By Michelle Goldberg [September 14, 2022]
At the end of Senator Lindsey Graham’s news conference on Tuesday proposing a national ban on abortions after 15 weeks of pregnancy, a woman named Ashbey Beasley stood up and asked him a question inspired by her own excruciating loss.
“What would you say to somebody like me who found out that their son had an anomaly that was incompatible with life at 16 weeks?” she began. Beasley chose not to have an abortion, delivering her son at 28 weeks. “When he was born, he lived for eight days,” she said. “He bled from every orifice of his body, but we were allowed to make that choice for him. You would be robbing that choice from those women. What would you say to someone like me?”
Graham had no real answer. His bill contains narrow exceptions for rape, incest and life-threatening pregnancies, but not for severe fetal anomalies or pregnancies that are otherwise nonviable. So, faced with someone insisting that he consider the consequences of his proposal, he defaulted to a duplicitous anti-abortion talking point about global abortion laws.
“The world pretty much has spoken on this issue,” said Graham. “The developed world has said at this stage into the pregnancy the child feels pain, and we’re saying we’re going to join the rest of the world and not be like Iran.”
Graham was making an argument, common in anti-abortion circles, that American abortion laws are unusually permissive, and that banning abortion at 12 or 15 weeks would bring us in line with Europe. France and Spain, for example, both permit abortion for any reason through 14 weeks, and Germany through 12 weeks post-conception. “If we adopted my bill, our bill, we would be in the mainstream of most everybody else in the world,” said Graham. “I think there are 47 of the 50 European countries have a ban on abortion from 12 to 15 weeks.”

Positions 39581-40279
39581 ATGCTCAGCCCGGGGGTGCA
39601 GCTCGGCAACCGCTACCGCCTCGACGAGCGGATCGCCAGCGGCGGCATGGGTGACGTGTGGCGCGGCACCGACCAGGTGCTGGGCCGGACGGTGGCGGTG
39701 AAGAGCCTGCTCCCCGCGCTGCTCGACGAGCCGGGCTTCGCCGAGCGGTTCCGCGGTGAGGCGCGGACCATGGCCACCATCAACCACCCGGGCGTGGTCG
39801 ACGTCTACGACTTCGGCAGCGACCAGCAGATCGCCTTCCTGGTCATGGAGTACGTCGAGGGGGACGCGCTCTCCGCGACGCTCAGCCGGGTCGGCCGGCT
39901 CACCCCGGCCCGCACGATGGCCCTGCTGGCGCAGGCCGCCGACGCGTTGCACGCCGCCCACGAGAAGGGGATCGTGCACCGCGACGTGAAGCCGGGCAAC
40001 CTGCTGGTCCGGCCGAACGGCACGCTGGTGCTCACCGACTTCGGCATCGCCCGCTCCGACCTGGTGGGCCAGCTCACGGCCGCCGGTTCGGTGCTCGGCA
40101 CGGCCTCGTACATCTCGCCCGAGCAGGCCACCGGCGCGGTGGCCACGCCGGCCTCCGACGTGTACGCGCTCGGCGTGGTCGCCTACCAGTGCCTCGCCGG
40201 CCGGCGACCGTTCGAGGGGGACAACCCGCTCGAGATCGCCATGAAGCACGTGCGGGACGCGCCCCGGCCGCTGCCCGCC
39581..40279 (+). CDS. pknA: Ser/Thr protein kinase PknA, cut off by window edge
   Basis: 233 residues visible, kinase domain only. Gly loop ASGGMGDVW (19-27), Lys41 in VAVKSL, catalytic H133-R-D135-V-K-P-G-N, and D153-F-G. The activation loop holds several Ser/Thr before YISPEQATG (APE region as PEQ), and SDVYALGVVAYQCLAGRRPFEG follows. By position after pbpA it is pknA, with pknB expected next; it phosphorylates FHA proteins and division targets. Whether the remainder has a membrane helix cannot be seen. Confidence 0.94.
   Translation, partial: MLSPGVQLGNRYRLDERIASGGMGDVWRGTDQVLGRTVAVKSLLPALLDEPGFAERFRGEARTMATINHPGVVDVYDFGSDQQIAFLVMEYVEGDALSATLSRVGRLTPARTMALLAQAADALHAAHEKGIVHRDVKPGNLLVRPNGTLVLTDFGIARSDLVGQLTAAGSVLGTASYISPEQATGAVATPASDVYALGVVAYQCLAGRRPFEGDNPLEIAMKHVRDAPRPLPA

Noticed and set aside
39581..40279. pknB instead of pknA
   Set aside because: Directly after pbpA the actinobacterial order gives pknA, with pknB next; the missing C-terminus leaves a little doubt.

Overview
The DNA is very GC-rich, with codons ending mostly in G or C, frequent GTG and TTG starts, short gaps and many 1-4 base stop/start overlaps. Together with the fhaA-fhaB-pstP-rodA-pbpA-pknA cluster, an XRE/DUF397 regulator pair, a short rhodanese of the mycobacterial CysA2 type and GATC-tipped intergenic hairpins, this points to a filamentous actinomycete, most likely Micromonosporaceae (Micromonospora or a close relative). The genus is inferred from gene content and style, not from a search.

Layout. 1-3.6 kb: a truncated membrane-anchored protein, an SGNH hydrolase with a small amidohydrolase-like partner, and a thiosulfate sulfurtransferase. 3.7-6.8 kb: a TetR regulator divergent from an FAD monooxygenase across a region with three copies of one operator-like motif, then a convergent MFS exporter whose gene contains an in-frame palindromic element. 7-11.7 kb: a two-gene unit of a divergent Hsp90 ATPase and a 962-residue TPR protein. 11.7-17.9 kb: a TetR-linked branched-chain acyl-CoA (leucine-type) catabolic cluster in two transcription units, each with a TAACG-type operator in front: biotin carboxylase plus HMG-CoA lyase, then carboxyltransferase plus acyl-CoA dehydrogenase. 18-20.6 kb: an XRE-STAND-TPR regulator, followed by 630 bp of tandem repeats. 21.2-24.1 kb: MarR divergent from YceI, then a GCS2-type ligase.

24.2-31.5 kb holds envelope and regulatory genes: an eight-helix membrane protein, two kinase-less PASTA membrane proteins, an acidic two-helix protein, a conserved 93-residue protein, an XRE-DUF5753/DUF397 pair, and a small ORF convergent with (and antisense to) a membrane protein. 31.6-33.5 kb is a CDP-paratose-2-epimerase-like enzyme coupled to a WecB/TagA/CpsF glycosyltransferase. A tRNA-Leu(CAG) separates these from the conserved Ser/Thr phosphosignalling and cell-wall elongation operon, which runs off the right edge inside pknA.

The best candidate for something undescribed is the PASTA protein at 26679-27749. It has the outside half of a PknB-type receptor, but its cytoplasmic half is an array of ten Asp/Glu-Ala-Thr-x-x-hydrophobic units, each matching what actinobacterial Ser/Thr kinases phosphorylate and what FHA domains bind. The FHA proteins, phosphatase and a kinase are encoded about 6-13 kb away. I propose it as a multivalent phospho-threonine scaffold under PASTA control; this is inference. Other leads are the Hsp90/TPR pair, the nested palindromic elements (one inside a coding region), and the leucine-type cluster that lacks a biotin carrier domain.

This is, at best, a highly selective reading of European abortion laws. It ignores the fact that, on most of the continent, abortion is state-subsidized and easily accessible early in pregnancy, so women aren’t pushed into later terminations as they struggle to raise money. More significantly, the restrictions on later abortions have broad exceptions.
Take German abortion laws, which are, for Europe, quite stringent. Until this summer, a Nazi-era ban on advertising abortion was still in effect, and abortion is still technically illegal, though it’s been decriminalized during the first trimester. After that, abortion is allowed to protect a woman’s physical or mental health, taking into account her “present and future circumstances.” For low-income woman, abortion is publicly funded.
A woman in Ashbey Beasley’s devastating situation would be able to end her pregnancy almost anywhere in Europe. Indeed, what Graham is proposing has little analogue in the developed world. Even Iran — where abortion is, despite Graham’s nonsensical reference to the country, mostly illegal — allows women to petition a panel to get an abortion in cases of severe fetal disability.